Premiering in London in 1916, Harold Brighouse’s comedy, set in a boot shop, has appropriately earned its status as a mini-masterpiece. This production, by The Lamproom Theatre Company, Barnsley was not dissimilar to stepping into new shoes – stiff and slow-going at first but eventually wearing in to be the perfect fit. This production does a stellar job of reassessing the play’s mix of northern humour and the (unfortunately) still prominent socially contentious issue of women exercising power and authority over men.

The money-mad domain of Salford tradesman Horatio Hobson is immediately apparent in John Kelly’s direction and Phil Shepherd's set design, which, along with Garry Hunt’s lighting, conjures the glow of hard-earned middle-class prosperity.

But whilst the production focuses on character and plot development rather than easy laughs, it takes time for the actors to get into their stride. Steve Tasker as Hobson certainly does ‘cobble’ the comedy out from the patriarchal relationship with his three discourteous daughters, all of whom are determined to flee the nest despite protests from the rotund chap. Later, however, the old drunkard displays a poignant King Lear-like figure when, helpless and economically impotent, he concedes to the proto-feminist values of his eldest, the “uppish” Maggie played by Sally Moxon.

Moxon was excellent throughout - Holding the entire household under her thumb while transforming Ryan Howe’s charming William Mossop from a business opportunity into a husband. She oozed inner confidence. Ryan as Mossop, develops as the piece does – partially because of the writing – but by act 4 he displays remarkable confidence – Sheer contrast to that of the Mossop we are first introduced to.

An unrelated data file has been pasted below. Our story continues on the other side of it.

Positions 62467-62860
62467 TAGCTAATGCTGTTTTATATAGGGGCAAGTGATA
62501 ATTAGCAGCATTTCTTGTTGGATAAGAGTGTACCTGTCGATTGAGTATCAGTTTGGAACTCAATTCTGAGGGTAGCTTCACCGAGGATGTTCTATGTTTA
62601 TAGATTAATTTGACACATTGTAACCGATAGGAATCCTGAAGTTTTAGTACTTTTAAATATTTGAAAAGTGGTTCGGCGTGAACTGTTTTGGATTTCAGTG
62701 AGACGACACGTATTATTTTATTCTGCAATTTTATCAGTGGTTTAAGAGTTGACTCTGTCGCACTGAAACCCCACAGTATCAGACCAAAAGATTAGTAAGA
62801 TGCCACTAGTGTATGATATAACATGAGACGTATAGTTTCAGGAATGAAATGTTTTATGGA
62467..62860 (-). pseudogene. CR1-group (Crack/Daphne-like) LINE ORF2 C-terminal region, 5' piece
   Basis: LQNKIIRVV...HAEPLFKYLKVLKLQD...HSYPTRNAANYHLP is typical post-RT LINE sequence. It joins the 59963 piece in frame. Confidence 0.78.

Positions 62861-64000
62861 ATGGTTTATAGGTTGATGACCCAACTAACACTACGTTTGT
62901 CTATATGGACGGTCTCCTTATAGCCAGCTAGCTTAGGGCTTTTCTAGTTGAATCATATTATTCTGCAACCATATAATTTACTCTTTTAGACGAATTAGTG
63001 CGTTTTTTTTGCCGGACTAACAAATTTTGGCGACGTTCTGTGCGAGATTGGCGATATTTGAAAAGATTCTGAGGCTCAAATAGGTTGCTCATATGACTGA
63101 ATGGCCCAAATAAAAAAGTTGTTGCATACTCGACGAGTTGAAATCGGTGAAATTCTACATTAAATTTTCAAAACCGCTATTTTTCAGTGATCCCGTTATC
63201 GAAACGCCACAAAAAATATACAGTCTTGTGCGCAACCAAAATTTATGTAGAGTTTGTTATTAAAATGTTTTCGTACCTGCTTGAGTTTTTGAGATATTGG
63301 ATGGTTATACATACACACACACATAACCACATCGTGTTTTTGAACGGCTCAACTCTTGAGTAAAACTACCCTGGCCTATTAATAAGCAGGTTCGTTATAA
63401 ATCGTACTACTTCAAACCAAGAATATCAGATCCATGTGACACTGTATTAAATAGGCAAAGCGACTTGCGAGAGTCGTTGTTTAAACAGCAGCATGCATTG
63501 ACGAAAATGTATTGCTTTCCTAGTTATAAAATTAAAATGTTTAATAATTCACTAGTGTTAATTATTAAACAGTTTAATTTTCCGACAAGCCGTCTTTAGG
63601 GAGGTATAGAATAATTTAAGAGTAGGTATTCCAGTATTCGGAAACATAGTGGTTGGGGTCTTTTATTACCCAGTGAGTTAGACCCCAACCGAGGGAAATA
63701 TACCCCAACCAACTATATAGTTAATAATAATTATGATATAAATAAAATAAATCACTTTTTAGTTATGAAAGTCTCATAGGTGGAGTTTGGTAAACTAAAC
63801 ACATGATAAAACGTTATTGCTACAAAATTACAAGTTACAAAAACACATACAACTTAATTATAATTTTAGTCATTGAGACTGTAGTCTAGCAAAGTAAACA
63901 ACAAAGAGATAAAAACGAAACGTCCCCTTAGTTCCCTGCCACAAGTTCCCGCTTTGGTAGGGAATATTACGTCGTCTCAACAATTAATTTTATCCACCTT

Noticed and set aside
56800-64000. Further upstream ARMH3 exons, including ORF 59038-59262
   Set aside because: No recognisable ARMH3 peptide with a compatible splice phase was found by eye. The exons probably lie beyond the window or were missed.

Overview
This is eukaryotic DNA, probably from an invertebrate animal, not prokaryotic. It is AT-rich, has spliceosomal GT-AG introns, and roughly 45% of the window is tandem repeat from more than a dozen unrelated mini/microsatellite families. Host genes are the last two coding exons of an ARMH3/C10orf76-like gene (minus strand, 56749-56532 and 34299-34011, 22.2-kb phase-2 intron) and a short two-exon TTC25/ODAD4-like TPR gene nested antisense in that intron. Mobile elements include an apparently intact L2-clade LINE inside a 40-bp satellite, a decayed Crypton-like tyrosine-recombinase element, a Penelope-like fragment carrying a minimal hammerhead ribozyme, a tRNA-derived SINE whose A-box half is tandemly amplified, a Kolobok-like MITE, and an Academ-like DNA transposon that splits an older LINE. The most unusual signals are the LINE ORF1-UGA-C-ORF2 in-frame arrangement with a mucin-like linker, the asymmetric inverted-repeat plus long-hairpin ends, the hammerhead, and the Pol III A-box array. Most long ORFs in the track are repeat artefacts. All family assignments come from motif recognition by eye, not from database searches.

Jo Upson and Sarah Valleta as Alice and Vickey respectively are a perfect double act. Supporting actors such as Richard Wood as Lawyer Albert Prosser and Tina Green as Mrs Hepworth are all sharply drawn. However I felt that the pace of the piece needed to increase, particularly towards the latter end of act 2.

This production is well worth a watch and I am sure the piece will develop as the run goes on. Book now by visiting Catch it until Saturday 3rd November 2018.

Reviewer: Chris Hanlon

Reviewed: 30th October 2018

North West End Rating: ★★★